The outcomes of these two days remain uncertain and partly open. On the one hand, there could be some positive announcements and commitments from individual countries taking forward some of things End Water Poverty has been calling for. On the other, a comprehensive, ambitious, collective agreement of the sort needed may be harder to achieve. This UN meeting won't be the place where a final agreement is reached to agree a global action plan to meet the sanitation and water MDGs, but it could be an important step on the way.
Friday, 19 September 2008
Welcome to the latest blog from End Water Poverty.
Between 22nd and 25th September I will be keeping you up to date on the latest happenings at the United Nations in New York. Heads of State are gathering to discuss measures to accelerate progress towards the Millennium Development Goals (MDGs), including the crucial targets on water and sanitation.
Falling at the mid-point towards the deadline for achieving the MDGs, and towards the International Year of Sanitation, the UN meeting provides a real opportunity for world leaders to do more than say the right things. They have the chance to take concrete action in support of the 2.5 billion people around the world who have no safe place to use the toilet, and the 900 million people who have no access to clean water.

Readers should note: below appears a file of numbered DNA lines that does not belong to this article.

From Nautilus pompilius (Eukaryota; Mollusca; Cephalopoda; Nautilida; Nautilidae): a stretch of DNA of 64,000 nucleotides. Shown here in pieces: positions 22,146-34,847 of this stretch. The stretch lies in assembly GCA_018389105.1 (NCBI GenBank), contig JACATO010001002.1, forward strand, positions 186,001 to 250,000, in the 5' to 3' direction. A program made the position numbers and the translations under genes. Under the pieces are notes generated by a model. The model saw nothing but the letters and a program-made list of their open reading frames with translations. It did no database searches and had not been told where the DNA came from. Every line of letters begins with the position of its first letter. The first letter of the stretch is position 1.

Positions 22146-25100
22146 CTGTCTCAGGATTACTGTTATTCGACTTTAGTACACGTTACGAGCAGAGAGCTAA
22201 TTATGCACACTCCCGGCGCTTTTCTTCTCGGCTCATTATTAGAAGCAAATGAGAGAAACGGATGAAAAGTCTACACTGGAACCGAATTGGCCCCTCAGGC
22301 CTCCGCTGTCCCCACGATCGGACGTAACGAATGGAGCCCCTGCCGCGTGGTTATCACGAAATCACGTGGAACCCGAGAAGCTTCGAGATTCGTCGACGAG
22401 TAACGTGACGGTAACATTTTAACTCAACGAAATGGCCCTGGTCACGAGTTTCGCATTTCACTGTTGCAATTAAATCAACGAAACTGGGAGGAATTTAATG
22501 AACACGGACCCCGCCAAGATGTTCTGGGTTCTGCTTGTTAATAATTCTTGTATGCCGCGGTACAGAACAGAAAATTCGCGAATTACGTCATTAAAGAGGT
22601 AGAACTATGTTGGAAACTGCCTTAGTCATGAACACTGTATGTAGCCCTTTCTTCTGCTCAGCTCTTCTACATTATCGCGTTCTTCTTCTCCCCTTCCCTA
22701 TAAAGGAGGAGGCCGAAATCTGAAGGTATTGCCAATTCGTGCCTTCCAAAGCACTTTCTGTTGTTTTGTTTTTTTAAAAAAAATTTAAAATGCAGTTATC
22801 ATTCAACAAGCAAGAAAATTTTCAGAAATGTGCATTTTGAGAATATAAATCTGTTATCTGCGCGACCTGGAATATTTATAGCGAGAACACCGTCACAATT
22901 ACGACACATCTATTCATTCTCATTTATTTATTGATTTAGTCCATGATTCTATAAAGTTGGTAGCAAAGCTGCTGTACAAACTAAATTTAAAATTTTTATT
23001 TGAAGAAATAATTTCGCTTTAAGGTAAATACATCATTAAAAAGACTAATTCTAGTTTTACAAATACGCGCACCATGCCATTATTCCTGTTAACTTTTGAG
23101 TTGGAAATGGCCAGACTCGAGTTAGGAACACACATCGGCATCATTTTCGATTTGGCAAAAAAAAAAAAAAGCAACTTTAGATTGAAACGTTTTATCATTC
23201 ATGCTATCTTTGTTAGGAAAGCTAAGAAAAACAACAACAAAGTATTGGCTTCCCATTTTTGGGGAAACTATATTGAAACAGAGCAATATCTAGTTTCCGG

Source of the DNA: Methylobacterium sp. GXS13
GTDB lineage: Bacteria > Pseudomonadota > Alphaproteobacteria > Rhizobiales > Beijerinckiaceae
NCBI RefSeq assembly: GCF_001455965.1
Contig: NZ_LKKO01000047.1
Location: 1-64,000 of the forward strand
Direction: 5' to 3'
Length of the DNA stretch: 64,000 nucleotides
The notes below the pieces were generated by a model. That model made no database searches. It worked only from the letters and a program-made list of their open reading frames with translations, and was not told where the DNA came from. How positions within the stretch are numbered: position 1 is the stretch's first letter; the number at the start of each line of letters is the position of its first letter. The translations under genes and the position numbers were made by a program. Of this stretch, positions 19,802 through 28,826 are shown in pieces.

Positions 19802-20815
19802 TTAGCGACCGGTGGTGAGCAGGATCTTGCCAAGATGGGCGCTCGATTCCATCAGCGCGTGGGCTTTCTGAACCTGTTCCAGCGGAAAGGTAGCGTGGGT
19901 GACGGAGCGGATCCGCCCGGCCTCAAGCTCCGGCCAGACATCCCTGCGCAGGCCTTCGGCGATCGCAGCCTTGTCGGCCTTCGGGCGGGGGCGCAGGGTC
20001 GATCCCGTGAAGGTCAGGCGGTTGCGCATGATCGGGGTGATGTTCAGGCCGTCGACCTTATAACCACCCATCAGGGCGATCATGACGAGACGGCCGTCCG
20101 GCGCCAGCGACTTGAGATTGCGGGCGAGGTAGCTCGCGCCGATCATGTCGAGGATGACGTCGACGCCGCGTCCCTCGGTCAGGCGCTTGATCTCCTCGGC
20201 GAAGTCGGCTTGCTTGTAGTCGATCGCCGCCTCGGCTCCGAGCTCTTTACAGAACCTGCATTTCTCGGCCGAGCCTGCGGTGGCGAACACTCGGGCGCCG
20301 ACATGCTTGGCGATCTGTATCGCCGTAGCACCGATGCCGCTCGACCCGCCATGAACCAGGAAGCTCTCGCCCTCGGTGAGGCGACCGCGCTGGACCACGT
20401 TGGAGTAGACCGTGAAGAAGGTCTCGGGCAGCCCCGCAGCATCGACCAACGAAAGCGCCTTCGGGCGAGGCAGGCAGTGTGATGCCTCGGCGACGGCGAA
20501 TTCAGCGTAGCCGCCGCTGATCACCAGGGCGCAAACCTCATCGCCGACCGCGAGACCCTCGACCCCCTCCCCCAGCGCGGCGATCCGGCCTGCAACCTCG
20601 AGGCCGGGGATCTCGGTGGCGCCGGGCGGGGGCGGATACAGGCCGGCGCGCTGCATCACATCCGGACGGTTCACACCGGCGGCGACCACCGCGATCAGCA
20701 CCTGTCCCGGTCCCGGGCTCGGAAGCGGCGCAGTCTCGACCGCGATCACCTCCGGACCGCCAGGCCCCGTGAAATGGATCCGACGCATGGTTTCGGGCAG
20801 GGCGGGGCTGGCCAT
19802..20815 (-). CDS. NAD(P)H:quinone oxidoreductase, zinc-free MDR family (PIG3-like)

Will this be the breakthrough we need, or will it be more of the same?
Read more about the meeting at www.endwaterpoverty.org/un
Wednesday, 9 July 2008
Tuesday, 8 July 2008
And here it is, the G8 statement on Africa and Development. The collective wisdom and energy of the 7 most powerful men - and the world’s most powerful woman - on the continent’s development.